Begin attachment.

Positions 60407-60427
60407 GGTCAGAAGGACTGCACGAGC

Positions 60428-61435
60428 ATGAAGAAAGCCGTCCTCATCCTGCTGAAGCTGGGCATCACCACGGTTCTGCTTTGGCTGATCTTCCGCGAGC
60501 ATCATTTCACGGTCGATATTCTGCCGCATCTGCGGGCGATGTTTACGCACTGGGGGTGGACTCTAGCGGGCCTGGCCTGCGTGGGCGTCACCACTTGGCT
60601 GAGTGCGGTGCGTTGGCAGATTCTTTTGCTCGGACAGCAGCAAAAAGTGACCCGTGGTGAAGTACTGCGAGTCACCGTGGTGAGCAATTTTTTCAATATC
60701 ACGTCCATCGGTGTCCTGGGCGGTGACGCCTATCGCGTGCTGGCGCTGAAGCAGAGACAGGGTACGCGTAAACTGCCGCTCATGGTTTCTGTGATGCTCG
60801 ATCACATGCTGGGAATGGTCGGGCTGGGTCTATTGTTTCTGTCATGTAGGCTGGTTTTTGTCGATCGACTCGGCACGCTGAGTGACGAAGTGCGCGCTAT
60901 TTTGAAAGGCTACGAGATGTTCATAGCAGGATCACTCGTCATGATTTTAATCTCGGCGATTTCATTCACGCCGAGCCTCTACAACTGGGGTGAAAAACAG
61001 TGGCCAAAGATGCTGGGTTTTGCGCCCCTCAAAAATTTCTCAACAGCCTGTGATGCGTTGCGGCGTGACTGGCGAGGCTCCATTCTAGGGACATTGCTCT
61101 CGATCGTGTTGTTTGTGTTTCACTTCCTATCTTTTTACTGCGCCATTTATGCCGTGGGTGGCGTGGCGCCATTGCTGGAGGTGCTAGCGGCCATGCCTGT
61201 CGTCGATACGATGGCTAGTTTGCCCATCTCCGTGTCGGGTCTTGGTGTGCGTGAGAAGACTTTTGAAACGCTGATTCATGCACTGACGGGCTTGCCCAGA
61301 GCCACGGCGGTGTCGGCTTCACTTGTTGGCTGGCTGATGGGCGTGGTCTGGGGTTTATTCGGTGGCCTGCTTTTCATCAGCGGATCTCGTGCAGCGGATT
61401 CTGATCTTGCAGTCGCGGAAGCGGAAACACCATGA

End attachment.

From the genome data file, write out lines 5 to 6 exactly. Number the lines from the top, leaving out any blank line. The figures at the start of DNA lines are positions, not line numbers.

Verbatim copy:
60501 ATCATTTCACGGTCGATATTCTGCCGCATCTGCGGGCGATGTTTACGCACTGGGGGTGGACTCTAGCGGGCCTGGCCTGCGTGGGCGTCACCACTTGGCT
60601 GAGTGCGGTGCGTTGGCAGATTCTTTTGCTCGGACAGCAGCAAAAAGTGACCCGTGGTGAAGTACTGCGAGTCACCGTGGTGAGCAATTTTTTCAATATC